Cold Comfort

For the second week running, I found myself unable to go sailing last night. This time, however, it wasn’t the weather that kept me ashore but the fairly heavy cold I’m currently nursing.

This sprang up from nowhere on Monday morning and steadily got worse as the week progressed, reaching its zenith (I hope) yesterday and rendering me unfit to go sailing. At least, I would have given it a go if the crew had been short-handed but there were enough other people available and I was feeling sufficiently rough to consider that it would be better all round if I stayed at home.

I think I feel marginally better today, but it’s still at a fairly yucky stage (I’m sure you’ve experienced enough colds to be able to imagine the gory details without me spelling them out) and I’m also missing tonight’s band practice, though I hope to be well enough to go to tomorrow night’s.

While I’ve been sitting at home, reading the fictional exploits of Horatio Hornblower and dreaming of a life on the ocean wave, I have been soothing my throat with a concoction that my boss (officially “line manager”, but that sounds too corporate for my liking) told me about this afternoon while I was manfully struggling on with my work and looking forward to the moment I could knock off and head home to hit my rocking chair. (Incidentally, in case my boss or any prospective future employer is reading this, I should emphasise that when I’m at work I don’t usually just sit there looking forward to going home – only when I’m feeling ill but can muster just enough strength to drag myself to the office in the first place.)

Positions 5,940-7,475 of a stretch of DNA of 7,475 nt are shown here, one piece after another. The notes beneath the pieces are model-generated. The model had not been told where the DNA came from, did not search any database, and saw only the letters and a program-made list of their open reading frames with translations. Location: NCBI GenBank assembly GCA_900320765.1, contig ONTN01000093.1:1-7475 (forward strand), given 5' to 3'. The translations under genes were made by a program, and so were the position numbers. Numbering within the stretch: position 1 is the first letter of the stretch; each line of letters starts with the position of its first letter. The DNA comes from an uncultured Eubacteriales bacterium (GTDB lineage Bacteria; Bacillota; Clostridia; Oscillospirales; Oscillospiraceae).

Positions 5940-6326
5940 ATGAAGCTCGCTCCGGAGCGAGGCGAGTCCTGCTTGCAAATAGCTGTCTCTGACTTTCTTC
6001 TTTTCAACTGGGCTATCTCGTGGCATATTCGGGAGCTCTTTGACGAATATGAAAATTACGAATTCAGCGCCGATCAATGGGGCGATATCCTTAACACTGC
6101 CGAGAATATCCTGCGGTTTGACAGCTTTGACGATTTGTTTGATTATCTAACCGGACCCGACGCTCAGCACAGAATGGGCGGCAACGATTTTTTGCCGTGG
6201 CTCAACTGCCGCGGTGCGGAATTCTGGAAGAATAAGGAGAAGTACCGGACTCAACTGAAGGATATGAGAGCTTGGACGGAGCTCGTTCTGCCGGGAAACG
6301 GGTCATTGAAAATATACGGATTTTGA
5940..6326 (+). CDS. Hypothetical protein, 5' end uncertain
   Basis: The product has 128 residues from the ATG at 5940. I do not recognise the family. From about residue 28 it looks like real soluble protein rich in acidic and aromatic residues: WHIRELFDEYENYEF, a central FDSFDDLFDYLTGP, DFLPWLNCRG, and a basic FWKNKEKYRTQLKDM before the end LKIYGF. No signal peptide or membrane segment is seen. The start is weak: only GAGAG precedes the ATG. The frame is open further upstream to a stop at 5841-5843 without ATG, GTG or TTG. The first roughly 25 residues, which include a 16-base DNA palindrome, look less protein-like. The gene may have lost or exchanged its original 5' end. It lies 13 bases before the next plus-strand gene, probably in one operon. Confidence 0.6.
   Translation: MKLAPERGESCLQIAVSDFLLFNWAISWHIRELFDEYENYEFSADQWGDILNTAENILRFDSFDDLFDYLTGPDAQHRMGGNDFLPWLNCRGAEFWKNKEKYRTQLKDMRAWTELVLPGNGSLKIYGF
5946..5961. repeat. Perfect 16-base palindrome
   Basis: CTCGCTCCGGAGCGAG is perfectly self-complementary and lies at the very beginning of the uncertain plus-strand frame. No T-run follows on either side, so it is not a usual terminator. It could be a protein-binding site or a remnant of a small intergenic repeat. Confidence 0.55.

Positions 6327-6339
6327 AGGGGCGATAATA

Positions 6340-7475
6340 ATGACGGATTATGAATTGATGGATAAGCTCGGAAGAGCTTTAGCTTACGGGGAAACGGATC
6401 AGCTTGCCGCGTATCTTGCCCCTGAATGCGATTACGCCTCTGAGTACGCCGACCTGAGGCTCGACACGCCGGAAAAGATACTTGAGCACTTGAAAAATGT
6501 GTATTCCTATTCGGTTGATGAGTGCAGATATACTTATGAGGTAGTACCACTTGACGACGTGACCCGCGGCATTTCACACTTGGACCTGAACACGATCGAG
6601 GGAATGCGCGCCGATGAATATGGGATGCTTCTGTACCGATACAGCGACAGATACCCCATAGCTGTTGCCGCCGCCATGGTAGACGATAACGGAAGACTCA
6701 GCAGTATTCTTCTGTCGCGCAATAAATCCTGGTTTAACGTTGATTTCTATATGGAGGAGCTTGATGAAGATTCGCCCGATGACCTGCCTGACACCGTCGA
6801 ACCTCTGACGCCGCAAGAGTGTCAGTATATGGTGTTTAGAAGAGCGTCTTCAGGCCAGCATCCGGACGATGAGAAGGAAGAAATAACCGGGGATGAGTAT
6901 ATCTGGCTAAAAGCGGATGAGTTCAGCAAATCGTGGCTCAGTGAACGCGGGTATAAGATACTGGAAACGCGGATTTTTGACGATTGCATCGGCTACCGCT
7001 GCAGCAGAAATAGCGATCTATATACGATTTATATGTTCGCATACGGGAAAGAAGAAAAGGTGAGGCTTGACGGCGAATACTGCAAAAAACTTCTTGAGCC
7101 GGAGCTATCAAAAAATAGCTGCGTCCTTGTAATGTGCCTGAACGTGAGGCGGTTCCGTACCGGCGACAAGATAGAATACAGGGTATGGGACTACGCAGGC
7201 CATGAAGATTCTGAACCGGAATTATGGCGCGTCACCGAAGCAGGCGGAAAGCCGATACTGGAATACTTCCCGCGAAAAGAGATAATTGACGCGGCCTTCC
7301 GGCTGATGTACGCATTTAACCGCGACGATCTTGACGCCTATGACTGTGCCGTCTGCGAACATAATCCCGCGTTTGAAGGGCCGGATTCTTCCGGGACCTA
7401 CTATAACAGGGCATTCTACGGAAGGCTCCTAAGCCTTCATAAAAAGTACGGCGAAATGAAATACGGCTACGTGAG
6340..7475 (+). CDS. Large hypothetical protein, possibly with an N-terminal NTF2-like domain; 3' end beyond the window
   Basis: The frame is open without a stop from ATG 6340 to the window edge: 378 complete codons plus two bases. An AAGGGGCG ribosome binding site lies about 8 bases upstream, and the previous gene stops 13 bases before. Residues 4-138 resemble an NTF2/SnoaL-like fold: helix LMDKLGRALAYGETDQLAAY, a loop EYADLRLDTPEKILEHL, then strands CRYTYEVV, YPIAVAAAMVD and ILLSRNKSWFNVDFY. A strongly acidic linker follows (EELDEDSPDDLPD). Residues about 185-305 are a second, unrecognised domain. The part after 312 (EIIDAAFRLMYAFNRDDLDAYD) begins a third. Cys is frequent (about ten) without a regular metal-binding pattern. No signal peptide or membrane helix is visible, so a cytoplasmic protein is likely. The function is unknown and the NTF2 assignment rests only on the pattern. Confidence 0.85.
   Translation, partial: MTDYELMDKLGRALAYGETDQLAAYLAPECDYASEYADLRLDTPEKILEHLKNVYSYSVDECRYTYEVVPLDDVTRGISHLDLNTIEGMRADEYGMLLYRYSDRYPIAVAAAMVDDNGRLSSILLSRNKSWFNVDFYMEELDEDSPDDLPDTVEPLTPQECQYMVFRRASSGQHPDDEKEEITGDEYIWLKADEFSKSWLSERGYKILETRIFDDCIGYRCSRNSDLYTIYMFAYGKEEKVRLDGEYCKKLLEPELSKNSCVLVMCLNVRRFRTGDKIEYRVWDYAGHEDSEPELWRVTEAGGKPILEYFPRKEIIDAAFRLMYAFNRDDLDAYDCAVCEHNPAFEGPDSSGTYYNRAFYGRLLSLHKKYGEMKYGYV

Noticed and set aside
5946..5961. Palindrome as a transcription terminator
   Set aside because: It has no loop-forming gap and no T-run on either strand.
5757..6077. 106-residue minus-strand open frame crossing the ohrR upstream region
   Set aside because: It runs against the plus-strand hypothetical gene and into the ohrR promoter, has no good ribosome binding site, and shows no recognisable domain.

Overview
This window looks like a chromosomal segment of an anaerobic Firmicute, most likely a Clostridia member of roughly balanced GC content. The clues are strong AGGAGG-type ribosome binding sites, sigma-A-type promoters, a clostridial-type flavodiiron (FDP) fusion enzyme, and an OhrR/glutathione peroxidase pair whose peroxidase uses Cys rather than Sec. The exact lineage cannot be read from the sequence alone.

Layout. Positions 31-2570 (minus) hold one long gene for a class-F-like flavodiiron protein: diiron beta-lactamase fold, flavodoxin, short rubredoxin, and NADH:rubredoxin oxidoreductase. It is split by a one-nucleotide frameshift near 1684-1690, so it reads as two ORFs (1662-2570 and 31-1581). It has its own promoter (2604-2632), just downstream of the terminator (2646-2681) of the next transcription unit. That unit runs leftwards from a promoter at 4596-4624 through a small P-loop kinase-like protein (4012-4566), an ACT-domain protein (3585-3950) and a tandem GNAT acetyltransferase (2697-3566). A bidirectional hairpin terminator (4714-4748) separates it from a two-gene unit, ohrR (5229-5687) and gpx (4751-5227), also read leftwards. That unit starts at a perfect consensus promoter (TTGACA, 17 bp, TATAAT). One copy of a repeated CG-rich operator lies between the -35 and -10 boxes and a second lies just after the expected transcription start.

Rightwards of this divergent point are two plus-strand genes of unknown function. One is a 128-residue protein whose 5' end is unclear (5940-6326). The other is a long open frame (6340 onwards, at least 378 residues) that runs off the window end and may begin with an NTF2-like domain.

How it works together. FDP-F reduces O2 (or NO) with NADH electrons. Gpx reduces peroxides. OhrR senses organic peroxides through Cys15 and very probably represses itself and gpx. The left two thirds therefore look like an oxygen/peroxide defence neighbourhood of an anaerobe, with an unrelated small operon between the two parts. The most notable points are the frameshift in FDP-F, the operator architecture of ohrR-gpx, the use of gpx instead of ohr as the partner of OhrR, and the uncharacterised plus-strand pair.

The concoction in question is actually a decoction (I think that’s the correct technical term) of ginger, black peppercorns and cloves in water. As such, it bears a certain similarity to the honey, lemon and ginger decoction that I usually make up when I have a cold. It also reminded me somewhat of masala chai, which is perhaps not surprising given that my boss is Indian and is therefore steeped in the same culinary/medicinal tradition from which that fine beverage comes.

My method of preparation was to roughly chop a bit of fresh ginger, crush a few cloves and peppercorns in a pestle & mortar and then simmer the whole lot for a few minutes in a small saucepan of boiling water before straining into a cup. I drank a little bit of it neat but used the bulk of it, while the water was still nice and hot, to brew a cup of coffee (as suggested by my boss).

I can’t speak for the medicinal properties but it was certainly pleasant and soothing to drink (with or without the coffee – I’m sure it would also work as a masala chai mix with a bit of black tea thrown in, without the coffee of course!) and will be a useful addition to my repertoire of brews to make myself feel better (if not actually get better any sooner) when I have a cold.

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